Private browsing is not that private, but it can be

Private, “Incognito mode” browsing sessions are not as foolproof as most users believe them to be.

private browsing

“After a private session terminates, the browser is supposed to remove client-side evidence that the session occurred. Unfortunately, implementations of private browsing mode still allow sensitive information to leak into persistent storage,” a group of MIT and Harvard University researchers pointed out.

“Browsers use the file system or an SQLite database to temporarily store information associated with private sessions; this data is often incompletely deleted and zeroed-out when a private session terminates, allowing attackers to extract images and URLs from the session. During a private session, web page state can also be reflected from RAM into swap files and hibernation files; this state is in cleartext, and therefore easily analyzed by curious individuals who control a user’s machine after her private browsing session has ended. Simple greps for keywords are often sufficient to reveal sensitive data.”

While this is not exactly news for some information security professionals, workable solutions for this problem are scarce.

But Frank Wang, an MIT graduate student in electrical engineering and computer science; Nickolai Zeldovich, an associate professor of electrical engineering and computer science at MIT; and James Mickens, an associate professor of computer science at Harvard have come up with one, and it doesn’t rely on browsers adequately scrubbing the collected information from the system.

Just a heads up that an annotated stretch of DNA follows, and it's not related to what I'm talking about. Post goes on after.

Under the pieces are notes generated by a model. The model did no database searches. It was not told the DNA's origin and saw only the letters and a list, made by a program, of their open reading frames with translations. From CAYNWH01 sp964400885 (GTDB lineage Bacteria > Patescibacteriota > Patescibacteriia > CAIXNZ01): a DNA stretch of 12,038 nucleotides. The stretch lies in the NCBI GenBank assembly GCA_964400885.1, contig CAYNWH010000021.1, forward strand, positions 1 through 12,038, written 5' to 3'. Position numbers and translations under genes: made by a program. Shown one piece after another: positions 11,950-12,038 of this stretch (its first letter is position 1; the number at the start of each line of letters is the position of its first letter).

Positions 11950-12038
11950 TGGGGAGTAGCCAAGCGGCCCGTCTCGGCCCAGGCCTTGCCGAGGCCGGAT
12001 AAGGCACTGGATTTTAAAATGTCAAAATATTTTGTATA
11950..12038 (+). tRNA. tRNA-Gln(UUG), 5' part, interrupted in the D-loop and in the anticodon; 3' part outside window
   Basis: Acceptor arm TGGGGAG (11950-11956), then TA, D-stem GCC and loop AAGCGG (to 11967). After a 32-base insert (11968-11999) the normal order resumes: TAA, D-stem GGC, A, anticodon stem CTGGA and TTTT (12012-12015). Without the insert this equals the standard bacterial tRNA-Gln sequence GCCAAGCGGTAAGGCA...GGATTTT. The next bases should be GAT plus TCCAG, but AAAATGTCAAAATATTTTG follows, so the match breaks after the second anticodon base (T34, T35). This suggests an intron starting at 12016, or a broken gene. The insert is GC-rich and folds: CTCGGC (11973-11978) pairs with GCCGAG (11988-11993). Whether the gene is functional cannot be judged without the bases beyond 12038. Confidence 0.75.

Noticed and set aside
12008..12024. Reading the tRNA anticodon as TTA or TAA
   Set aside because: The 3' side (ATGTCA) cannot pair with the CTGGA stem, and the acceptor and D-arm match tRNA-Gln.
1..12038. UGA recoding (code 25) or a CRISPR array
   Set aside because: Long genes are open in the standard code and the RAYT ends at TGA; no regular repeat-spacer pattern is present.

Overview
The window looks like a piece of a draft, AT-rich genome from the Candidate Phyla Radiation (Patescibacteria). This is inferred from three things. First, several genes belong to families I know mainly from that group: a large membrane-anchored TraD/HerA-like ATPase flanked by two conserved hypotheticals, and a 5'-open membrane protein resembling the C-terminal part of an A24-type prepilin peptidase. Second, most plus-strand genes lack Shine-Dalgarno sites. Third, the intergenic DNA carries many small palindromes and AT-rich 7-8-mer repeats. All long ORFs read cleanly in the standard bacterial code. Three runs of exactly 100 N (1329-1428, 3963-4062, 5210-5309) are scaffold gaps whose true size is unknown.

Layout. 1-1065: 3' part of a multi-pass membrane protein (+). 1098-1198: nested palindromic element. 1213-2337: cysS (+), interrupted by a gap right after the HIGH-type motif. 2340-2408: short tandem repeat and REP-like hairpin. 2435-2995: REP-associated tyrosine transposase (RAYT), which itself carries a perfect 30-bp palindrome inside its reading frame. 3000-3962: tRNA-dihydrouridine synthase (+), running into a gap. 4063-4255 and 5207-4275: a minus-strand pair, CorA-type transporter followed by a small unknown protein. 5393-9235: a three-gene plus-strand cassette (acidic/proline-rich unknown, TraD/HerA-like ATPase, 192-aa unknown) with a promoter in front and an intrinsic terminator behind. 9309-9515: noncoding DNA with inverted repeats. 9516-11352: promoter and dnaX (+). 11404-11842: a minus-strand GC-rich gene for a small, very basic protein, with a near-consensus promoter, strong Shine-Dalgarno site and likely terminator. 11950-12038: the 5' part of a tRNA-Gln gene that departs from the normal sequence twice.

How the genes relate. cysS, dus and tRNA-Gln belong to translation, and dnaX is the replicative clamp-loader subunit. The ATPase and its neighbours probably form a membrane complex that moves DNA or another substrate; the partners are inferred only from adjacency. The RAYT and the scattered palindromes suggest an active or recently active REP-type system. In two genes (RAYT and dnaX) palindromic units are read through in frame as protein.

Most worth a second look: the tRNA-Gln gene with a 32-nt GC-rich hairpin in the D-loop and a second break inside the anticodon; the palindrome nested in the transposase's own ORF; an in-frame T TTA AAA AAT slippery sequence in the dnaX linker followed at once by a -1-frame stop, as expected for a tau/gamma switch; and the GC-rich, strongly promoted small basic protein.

They called their solution Veil.

About Veil

Veil is a web framework that allows web developers to implement private browsing semantics for their pages and puts the onus on them to protect client-side user privacy.

The developers must recompile their web content using the Veil compiler. The compiler transforms cleartext URLs into blinded references, as well as injects into each page a runtime library that forces dynamic content fetches to use blinded references.

The compiler then uploads the objects in a web page to Veil’s blinding servers, from where user’s browser will download the content.


“The blinding servers provide name indirection, preventing sensitive information from leaking to client-side, name-based system interfaces. The blinding servers mutate content, making object fingerprinting more difficult; rewritten pages also automatically encrypt client-side persistent storage, and actively walk the heap to reduce the likelihood that in-memory RAM artifacts will swap to disk in cleartext form. In the extreme, Veil transforms a page into a thin client which does not include any page-specific, greppable RAM artifacts,” the researchers explained.

The good news for web developers is that Veil automates much of this effort – the framework is meant to be a helpful tool for those developers who want to protect user privacy, but don’t have the necessary technical skills to do it. It’s also a great tool for developers who are actively invested in using technology to hide sensitive user data.

The blinding servers required for this to work can be run by volunteers, be hosted by companies, or by the site administrators.

“An increasing number of web services define their value in terms of privacy protections, and recent events have increased popular awareness of privacy issues. Thus, we believe that frameworks like Veil will become more prevalent as users demand more privacy, and site operators demand more tools to build privacy-respecting systems,” the researchers concluded.

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